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The next year will see turbulent times for the tech sector

As cyber adversaries continue to focus on making the biggest impact, the food and agriculture industries will remain an attractive target.

Photo by Joshua Woroniecki, <a href="">Unsplash</a>
Photo by Joshua Woroniecki, Unsplash

A question on the lips of many in the technology sector is whether 2022 will be the security turning point? Considering this matter is Dr. Darren Williams, CEO and Founder of BlackFog (a company that deals with on-device data privacy, data security and ransomware prevention).

Williams considers the evolution of ransomware gangs, food supply vulnerabilities (where supply chains are often exposed), together with up and coming threat actors (building upon the trajectory seen throughout 2021).

Digital Journal: Will ransomware gangs start to rival enterprises in complexity?

Darren Williams: In the past year, we’ve already seen ransomware gangs morph into savvy businesses with sophisticated organizational structures, with one going so far as to create a fake company to recruit talent. In 2022, we’ll see this trend continue to pick up steam, with greater coordination between gangs, double extortion evolving to triple extortion and short selling schemes skyrocketing.

DJ: You’ve said companies who pay ransoms will pay in other ways. What does this mean?

Williams: While many companies hit with ransomware opt to pay up to quickly resolve the situation and get back to business, they’ll find themselves paying in other ways when it comes to the court of public opinion. Consumer trust of organizations that pay the ransom will continue to erode and lawsuits will abound as organizations are thrown under the bus for not doing enough to prevent data exfiltration.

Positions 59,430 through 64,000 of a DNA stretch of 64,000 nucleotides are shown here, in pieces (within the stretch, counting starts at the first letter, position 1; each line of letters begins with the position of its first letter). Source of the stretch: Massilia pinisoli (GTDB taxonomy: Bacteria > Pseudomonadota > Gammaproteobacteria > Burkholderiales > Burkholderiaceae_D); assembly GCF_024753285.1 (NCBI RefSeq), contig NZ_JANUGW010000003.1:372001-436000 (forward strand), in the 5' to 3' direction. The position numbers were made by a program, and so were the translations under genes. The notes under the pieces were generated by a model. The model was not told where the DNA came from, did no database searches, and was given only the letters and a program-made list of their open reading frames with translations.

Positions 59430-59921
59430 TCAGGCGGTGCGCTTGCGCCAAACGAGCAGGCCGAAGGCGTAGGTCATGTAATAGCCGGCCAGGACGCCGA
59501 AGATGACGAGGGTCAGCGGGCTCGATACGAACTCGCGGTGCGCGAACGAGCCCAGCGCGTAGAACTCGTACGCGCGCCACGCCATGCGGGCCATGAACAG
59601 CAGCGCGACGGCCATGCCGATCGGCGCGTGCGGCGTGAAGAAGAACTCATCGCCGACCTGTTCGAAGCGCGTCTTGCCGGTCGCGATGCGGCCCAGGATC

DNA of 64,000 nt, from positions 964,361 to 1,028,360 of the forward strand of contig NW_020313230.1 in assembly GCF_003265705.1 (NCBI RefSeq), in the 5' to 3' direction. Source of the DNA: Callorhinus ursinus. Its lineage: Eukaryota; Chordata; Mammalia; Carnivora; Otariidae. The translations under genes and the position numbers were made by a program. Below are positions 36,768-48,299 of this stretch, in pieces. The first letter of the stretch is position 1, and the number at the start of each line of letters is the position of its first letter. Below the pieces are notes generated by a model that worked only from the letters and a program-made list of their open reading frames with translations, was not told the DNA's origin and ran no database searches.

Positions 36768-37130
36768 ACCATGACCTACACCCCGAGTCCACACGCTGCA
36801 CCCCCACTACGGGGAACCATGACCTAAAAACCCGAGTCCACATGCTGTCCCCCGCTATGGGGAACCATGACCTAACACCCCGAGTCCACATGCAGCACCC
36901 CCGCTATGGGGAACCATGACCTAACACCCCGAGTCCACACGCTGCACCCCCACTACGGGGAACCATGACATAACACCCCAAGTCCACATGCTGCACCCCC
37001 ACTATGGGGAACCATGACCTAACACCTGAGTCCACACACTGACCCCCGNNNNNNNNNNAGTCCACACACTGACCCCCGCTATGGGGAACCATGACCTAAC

DJ: Is there a risk that areas like food supply will be compromised?

Williams: From the recent cyber incident knocking dairy giant Schreiber Foods offline to the attack on meat giant JBS, the threat to our food supply chain is dire looking ahead to 2022. As cyber adversaries continue to focus on making the biggest impact by affecting the most people, the food and agriculture industries will remain an attractive target, with a successful attack crippling our food supply likely in the coming year.

DJ: How will the cyber-insurance sector develop?

Williams: With mandatory reporting now in place and a move toward it becoming illegal to pay out ransoms, cyber insurance providers will need to rethink their business models and will likely partner with security vendors to build a more lucrative sales model.

DJ: What will be the main global developments?

Williams: We’ve seen a vast majority of cyberattacks from China and Russia, and while these adversaries will continue to dominate in the cyber realm, the coming year will see new up and coming threat actors from Southeast Asia and Africa. As cyber criminals look to find cheaper labor and technical expertise, we’ll see activity pick up in these regions in 2022 and beyond.

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Written By

Dr. Tim Sandle is Digital Journal's Editor-at-Large for science news. Tim specializes in science, technology, environmental, business, and health journalism. He is additionally a practising microbiologist; and an author. He is also interested in history, politics and current affairs.

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